With the arrival of newborn babies into our lives we might find ourselves thinking back to a time when sleep wasn’t just an abstract concept. As a sleep scientist, new parents are usually keen to offer themselves up to me as case studies of total sleep deprivation. More often, I’ll be eagerly asked for some sage advice* on how best to send their little one, and themselves, off to dreamland.
Few would debate the clear link between sleep and health. In adulthood, difficulties in drifting off have increasingly been shown to precede the emergence of mental health difficulties and even possibly contribute to the rise of dementia (with plausible mechanisms for why this might be the case).
Yet, sleep during childhood is also important for future physical and mental health functioning. One example of this is the link between problems sleeping and attention deficit hyperactivity disorder (ADHD). Children with ADHD often experience difficulties drifting off to sleep and, provided symptoms of ADHD (including inattention and hyperactivity) persist, sleep problems can continue into adulthood.
The co-occurrence of sleep problems and ADHD symptoms is interesting, but cause and effect is hard to determine. As a result, we cannot conclusively say that sleep problems are a product of inattention and hyperactivity or if they precede them. It is here that a recent Finnish study by Huhdanpää and colleagues comes in.
Their study explored how subjective sleep during infancy contributed to parent-reported inattention and hyperactivity at 5 years old (Huhdanpää et al, 2019). They aimed to show how early sleep problems contributed to the initial signs of developmental disorders, such as attention-deficit hyperactivity disorders (ADHD), and identify them as an early risk factor.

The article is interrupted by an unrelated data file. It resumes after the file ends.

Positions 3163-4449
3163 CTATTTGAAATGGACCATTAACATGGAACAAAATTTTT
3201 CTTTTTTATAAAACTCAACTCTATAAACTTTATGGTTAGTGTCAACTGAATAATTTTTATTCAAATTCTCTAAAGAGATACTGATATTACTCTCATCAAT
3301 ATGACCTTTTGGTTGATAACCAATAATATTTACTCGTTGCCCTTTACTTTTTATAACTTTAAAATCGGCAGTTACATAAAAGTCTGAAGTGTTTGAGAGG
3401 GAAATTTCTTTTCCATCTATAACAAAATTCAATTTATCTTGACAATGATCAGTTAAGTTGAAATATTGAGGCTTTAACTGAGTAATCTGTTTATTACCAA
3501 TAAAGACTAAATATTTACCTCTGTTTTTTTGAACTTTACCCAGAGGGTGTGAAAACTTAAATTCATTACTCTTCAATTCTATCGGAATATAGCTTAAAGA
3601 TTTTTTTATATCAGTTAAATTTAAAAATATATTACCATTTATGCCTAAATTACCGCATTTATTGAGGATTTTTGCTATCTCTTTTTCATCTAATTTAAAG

The research team from the University of Helsinki examined a large cohort of parents and infants as part of longitudinal sleep-birth cohort from the Pirkanmaa area in Finland. The parents were followed-up over multiple time points and asked to provide reports of sleep duration, night-time awakenings and sleep problems during check-ups at local health centres.
Parents were asked to report on their child’s sleep at 3, 8, 18, 24 months, and then to rate their inattention and hyperactivity symptoms at 5 years old.
The researchers used subjective, parent-rated measures of infant sleep to see how these might predict the experiences of inattention and hyperactivity. More specifically, they asked: “How long does your baby infant sleep for?” (This was the sum of hours slept during the day and night) “How many times does your baby wake during the night?” (This was a categorical variable that could be answered as either, “does not wake” or wakes up to “5 or more times per night”), and “Do you think that your baby has sleep difficulties?” (This was assessed as either a yes or no for the purposes of this study).